Poll: Most Americans oppose repeal of Obamacare
To hear Republicans tell it, the American populace is ready to overthrow the government if the Affordable Care Act is not struck from federal lawbooks.
But, of course, as is so often the case, the Republicans are just plain wrong about this matter.
HERE‘s the truth of the situation:
Obamacare is a disaster for Democrats, and a certain winner for Republicans. That’s what we keep hearing, anyway.
So why does it look as if the percentage of Americans who favor repeal may have actually shrunk since its rollout problems began?
That’s what the February tracking poll for the Kaiser Family Foundation suggests. To be sure, the new poll finds that opinion of the law is more negative than positive: 47 percent of Americans view the law unfavorably, while 35 percent view it favorably (though opinions have improved a bit since October).
But unfavorable views have not translated into support for the GOP position of repeal; indeed the repeal position may have lost ground since the October rollout problems, while a clear majority favors keeping and improving the law.
The poll shows that 48 percent want to keep and improve the law, and another eight percent want to keep it as is — for a total of 56 percent who want to keep it. (50 percent of independents want to keep and fix.)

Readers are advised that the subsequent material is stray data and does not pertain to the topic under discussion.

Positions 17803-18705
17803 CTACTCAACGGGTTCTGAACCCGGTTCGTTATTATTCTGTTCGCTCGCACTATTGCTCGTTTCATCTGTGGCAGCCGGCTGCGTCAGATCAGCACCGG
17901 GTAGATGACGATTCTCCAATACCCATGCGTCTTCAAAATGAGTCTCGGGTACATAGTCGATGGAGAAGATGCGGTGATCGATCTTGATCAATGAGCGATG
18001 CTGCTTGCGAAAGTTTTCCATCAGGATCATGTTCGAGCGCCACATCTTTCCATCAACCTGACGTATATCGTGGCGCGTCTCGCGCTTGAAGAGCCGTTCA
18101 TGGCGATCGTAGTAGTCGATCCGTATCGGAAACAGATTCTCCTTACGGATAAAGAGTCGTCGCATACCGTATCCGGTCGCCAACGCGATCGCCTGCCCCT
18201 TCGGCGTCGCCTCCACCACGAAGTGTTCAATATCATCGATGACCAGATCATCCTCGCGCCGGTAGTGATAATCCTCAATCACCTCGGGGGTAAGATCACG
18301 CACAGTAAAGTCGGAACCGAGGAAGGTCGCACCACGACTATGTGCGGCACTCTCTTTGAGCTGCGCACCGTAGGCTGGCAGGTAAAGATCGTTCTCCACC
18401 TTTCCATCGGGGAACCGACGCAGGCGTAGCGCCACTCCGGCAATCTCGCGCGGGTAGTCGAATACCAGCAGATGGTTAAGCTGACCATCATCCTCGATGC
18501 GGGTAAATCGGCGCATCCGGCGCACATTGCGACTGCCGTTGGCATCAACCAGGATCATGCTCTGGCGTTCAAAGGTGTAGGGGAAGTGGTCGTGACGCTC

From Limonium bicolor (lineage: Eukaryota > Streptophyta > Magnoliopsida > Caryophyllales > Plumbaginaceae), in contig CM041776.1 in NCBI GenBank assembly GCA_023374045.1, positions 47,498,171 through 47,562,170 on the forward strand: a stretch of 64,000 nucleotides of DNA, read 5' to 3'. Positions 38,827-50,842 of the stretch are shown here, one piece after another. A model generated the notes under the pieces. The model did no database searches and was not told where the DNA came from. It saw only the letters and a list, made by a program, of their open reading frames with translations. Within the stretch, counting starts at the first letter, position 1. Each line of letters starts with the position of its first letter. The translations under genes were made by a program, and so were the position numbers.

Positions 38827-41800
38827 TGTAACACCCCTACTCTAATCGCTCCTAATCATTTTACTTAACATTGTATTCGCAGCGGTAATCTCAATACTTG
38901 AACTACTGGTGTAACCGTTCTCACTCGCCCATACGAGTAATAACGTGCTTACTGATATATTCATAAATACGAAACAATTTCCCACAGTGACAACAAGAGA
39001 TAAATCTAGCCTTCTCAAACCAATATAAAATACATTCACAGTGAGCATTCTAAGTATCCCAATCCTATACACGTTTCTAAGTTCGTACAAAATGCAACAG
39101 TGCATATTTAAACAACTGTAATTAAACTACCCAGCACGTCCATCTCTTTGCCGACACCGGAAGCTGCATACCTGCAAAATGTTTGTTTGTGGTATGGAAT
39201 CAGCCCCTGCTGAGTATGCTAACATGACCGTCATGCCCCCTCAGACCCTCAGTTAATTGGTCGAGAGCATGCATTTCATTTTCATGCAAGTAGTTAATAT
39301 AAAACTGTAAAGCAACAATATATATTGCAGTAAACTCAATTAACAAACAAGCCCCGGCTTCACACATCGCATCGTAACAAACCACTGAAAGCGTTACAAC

Meanwhile, 19 percent want to repeal the law and not replace it, while 12 percent want to repeal and replace with a GOP alternative — totaling 31 percent.
Back in October Kaiser found that 37 percent want repeal/replace or just repeal, versus 47 percent who want to keep/expand it. There was a temporary spike for repeal in December, at the height of the problems; now it appears to be back down to below where it was.
There’s been a lot of chatter about the ever-imminent GOP alternative lately, but there are reasons this alternative hasn’t been forthcoming. Jonathan Chait explains that there is no alternative solution that would be acceptable to conservatives while also remaining politically defensible to the broader electorate. And Jonathan Cohn explains that Republicans won’t embrace any alternative solution because it would require making tradeoffs like the ones in Obamacare — which Republicans aren’t prepared to do.